Rokugan Local Governance:
Variations: The Lion Clan
Lion Clan Governance
- Families: Within Lion families, every role is strictly proscribed by duty and Katokusozoku is of particular significance. Lion Families are always aware that their ancestors are watching them and expect great things of them, especially of their duties to the family.
- Families: Marriages are entered into with the duty of a warrior and many children of high quality are the sign of a Lion's familial duty properly done.
- Families: When Matsu marry members of other Lion families, the other Lion must take the Matsu name. This leads to the Matsu being the largest of the Lion families.
- Families: Marriages are arranged early, before the age of 10. Genetics, such as the potential strength of children from a certain match, are considered, alongside political considerations.
- Families: Most Lion retire to become advisors. Even after that, they seldom become cloistered monks, instead preferring to wander and stay involved with the affairs of the Empire.
- Families: Those family members assigned to tend the homestead rather than be on the battlefield are expected to run it with precision and care, as much of a logistical focus as a home.
- Families: Especially among the Lion, the samurai are expected to be able to complete any chore they ask of their heimin, and to pull such duties on themselves to inspire their servants as they would their followers on the battlefield.
- Families: Lion bushi are called up every summer without fail, along with many ashigaru. They will be called on to drill, but also to participate in small intra-clan conflicts between opposing lords over matters of honor, or similar conflicts with lords in other clans. These are limited in nature, with no real land changing hands, lest the Emperor intervene, and are intended as a show of skill and wit as raw power. Such constant warfare keeps Lion bushi and tacticians at their peak for when the true battles come.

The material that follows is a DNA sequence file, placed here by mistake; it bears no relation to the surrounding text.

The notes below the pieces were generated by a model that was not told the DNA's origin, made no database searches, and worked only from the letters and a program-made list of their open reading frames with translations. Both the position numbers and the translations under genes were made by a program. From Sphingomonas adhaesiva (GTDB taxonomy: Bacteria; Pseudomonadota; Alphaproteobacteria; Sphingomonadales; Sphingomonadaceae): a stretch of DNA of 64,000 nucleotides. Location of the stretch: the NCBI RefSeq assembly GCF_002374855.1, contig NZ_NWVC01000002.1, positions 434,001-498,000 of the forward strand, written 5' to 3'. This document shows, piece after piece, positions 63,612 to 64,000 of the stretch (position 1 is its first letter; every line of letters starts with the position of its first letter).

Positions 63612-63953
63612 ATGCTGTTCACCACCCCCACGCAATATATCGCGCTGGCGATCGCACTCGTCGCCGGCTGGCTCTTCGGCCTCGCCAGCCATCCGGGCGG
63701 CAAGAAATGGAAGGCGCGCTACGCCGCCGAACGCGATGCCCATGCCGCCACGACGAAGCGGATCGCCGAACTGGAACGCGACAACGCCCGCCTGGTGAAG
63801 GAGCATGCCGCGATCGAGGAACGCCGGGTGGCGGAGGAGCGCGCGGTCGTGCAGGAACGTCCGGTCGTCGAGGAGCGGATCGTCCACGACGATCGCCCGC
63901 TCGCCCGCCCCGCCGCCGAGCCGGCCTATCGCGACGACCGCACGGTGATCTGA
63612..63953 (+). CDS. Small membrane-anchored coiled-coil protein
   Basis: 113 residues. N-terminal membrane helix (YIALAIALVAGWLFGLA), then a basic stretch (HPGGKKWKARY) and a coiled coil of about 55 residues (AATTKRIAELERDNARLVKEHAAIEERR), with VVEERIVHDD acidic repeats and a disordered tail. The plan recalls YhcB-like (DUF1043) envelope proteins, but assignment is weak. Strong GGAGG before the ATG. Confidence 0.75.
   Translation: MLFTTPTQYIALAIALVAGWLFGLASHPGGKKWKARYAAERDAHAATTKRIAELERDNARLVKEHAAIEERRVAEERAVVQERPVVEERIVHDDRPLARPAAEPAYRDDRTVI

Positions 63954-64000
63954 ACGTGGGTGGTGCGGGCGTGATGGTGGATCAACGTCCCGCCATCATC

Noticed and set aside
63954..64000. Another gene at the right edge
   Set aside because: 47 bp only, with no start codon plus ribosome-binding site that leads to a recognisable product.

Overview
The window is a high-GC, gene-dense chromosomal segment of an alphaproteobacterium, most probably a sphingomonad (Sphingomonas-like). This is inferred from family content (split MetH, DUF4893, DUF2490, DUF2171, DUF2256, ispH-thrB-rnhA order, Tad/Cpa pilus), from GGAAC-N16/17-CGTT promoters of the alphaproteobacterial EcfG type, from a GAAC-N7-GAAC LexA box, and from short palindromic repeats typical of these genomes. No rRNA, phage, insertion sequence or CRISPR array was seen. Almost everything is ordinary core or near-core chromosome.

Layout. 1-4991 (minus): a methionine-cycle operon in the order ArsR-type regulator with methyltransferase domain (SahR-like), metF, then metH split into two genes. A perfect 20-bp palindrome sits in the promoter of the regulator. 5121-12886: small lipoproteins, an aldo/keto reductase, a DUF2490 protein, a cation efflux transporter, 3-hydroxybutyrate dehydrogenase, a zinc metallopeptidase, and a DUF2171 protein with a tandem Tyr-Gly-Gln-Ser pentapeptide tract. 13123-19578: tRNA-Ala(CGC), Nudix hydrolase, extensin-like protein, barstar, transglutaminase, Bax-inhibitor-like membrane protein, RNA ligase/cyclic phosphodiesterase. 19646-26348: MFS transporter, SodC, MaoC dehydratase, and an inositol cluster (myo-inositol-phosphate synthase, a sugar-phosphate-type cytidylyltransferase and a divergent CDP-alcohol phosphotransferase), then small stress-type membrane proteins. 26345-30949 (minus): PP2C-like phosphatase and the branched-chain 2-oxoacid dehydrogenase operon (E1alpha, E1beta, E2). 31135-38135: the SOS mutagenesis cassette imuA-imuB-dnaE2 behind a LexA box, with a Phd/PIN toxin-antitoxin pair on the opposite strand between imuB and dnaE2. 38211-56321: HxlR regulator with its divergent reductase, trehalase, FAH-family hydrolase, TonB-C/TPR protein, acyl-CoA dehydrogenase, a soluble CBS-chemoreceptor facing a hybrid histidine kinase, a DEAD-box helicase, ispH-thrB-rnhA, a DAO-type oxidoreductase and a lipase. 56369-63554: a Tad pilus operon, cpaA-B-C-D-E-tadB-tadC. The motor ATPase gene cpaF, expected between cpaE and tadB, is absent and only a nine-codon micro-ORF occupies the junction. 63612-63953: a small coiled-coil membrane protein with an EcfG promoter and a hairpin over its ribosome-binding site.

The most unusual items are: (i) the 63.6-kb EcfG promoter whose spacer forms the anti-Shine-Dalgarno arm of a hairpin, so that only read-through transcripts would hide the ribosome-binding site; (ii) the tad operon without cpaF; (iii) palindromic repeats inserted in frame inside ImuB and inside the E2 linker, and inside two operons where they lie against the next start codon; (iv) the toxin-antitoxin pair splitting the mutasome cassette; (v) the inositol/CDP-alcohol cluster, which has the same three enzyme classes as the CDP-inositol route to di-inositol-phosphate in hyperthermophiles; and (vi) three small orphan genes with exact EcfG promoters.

- Villages: Villages in Lion lands often must suffer lean times, because many men of fighting age are expected to drill and fight regularly as ashigaru. However, even in the leanest times, the samurai sonchou runs it with meticulous precision.
- Villages: The Lion dislike the disorder of peasants leaving their villages, and will generally return peasants who wish to flee, considering their actions cowardice. However, if too many villagers try to flee a village and must be returned, it is not uncommon that an investigation into the village sonchou will begin.
- Villages: Villages without a sonchou are fairly common in Lion lands, because Lion lands are broad and villages are far-spread and scattered. Although the fearsome Lion patrols regularly keep bandits at bay, pockets of nonconformity can arise among the heimin until the Lion leadership sends a magistrate to properly tamp down on such irregularities.
- Towns: Due to their increased size, and therefore increased numbers of samurai, Lion towns are among the most disciplined in the Empire. This is in part loyalty, but also more than a little fear. The Lion will not brook trouble in times of threat.